I spent some time last week working on a tool we use internally to print out the C# “header file” view of assemblies.  We use it as part of the WinFX API reviews to give an overview of that the API looks like.  I am still in the middle of updating, but I do plan to post it when it is a bit more stable.   

 

The main thing I did was to add generic support.  This was pretty interesting as doing it gave me a really good idea of how the CLR and compilers actually work to create generic type. 

 

Consider if I have an assembly with the following two types.

 

public class List<T>  {

}

public class SortedList<T> where T : IComparable {

}

 

 

A quick ILDASM of the assembly shows me what the metadata really looks like:

 

.class public auto ansi beforefieldinit List<([mscorlib]System.Object) T>

       extends [mscorlib]System.Object

 

.class public auto ansi beforefieldinit SortedList<([mscorlib]System.IComparable) T>

       extends [mscorlib]System.Object

 

 

Notice the “type” of the type parameter, T?  This is how we include the constraints.. List can work over any type (all types both value and reference satisfy the constraint of being derived from System.Object.  Whereas sorted list will only work over types that implement the IComparable interface.  

 

Cool enough, but how do we get reflection to give us this data…  Once you understand the metadata layout it is not that bad…  See comments in line

 

      void WriteTypeConstraints(Type type)

      {

 

            //Fist we loop through all the generic arguments (T) in our case

            foreach (Type t in type.GetGenericArguments())

            {

                  //Then we find out what interfaces each of them implements...

                  Type[] arr = t.GetInterfaces();

                 

                  //And what custom attributes it has (for the new constraint)

                  object[] arr2 = t.GetCustomAttributes(true);

                  //If there are any or there is a base type other than object then we

                  //have some constraints and therefore need to write out

                  //the where clause.

                  if (t.BaseType != typeof(object) || arr.Length+arr2.Length > 0)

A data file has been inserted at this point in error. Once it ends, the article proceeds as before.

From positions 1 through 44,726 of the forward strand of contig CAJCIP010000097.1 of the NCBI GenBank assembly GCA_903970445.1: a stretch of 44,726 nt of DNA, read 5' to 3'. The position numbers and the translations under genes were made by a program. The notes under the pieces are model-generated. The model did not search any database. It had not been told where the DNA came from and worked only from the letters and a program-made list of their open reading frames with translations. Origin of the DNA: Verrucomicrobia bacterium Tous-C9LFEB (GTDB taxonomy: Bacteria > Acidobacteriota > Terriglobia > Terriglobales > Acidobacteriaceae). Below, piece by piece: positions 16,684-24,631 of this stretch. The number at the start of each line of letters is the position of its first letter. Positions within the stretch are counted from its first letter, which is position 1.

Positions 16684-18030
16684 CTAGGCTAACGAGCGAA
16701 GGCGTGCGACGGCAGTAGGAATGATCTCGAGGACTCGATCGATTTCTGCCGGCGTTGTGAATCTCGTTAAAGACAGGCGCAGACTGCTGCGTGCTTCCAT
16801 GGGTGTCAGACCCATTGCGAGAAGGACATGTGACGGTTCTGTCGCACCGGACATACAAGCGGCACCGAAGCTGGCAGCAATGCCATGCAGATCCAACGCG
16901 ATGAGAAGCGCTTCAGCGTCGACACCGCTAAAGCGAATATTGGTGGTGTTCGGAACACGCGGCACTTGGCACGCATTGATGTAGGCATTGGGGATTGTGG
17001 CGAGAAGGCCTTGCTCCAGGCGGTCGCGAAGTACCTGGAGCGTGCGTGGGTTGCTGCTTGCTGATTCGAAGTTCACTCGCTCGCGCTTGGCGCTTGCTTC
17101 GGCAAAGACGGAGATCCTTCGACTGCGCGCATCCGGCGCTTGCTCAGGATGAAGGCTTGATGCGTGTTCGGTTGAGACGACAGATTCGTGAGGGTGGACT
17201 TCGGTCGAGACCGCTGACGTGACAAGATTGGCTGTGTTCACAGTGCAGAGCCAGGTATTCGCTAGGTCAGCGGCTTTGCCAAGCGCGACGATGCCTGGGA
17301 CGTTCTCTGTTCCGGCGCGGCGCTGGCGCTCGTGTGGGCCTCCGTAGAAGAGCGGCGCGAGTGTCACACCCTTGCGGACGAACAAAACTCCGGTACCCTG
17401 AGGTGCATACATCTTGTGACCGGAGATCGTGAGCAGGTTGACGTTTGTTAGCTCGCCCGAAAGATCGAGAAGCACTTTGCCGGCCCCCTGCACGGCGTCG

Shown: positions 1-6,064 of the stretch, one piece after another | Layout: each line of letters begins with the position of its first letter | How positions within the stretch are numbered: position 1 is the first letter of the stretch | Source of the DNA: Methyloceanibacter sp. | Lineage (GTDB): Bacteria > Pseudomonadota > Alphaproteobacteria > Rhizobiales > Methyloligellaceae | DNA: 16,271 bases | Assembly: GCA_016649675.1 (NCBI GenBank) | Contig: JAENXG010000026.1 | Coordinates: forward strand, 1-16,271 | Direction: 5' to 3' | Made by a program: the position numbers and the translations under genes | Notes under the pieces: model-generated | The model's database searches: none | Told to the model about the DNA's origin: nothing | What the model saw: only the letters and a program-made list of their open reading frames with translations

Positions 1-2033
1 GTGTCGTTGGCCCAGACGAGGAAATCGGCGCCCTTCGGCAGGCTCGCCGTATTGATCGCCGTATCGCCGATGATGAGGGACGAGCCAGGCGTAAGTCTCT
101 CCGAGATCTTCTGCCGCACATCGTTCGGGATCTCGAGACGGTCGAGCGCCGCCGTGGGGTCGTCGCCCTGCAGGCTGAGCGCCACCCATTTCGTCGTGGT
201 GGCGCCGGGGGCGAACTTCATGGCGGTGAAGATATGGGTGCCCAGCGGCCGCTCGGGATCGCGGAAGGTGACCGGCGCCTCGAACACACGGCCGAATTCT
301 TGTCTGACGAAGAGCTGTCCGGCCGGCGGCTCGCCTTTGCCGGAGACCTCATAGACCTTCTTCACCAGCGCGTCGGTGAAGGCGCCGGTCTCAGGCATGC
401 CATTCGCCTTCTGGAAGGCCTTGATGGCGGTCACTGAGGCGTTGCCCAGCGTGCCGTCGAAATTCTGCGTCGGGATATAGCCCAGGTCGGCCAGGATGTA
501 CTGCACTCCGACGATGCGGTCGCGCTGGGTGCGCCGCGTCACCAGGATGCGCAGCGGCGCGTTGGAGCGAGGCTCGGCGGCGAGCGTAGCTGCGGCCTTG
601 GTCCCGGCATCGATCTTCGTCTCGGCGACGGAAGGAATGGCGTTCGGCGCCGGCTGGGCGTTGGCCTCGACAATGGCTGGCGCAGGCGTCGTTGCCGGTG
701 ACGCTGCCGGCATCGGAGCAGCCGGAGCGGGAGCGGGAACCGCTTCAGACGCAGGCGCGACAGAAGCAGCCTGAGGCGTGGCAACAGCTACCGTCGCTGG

{

                        Write(" where ");

                        WriteTypeName(t);

                        Write(":");

                  }

                  //if there is a base type other than object, it counts as a

                  //constraint and needs to be written out

                  if (t.BaseType != typeof(Object))

                  {

                        WriteTypeName(t.BaseType);

                        //Find out if we need to write more out not..

                        if (arr.Length + arr2.Length > 0) Write(",");

                  }

                  //Here we write all the constraints for the interfaces

                  for (int i = 0; i < arr.Length; i++ )

                  {

                        WriteTypeName(arr[i]);

                        if (i < arr.Length-1 || arr2.Length>0) Write(",");

                  }

 

 

                  //And here for the custom attributes

                  for (int i = 0; i < arr2.Length; i++)

                  {

                        //There is only one we use today, and that is for the

                        //"new" constraint.

                        if (arr2[i].GetType() ==

                        typeof(System.Runtime.CompilerServices.NewConstraintAttribute))

                        {

                              Write("new()");

                        }

                        else

                        {

                              Write(arr2[i].ToString());

                        }

                        if (i < arr.Length - 1) Write(",");

                  }

            }

 

      }

 

 

Fairly simple, and it gives up something pretty in the end:

 

public class List<T>

{

      public List();

}

 

public class SortedList<T> where T : IComparable

{

      public SortedList();

}

 

What do you think?  Have you used reflection and generics?  What could be easier?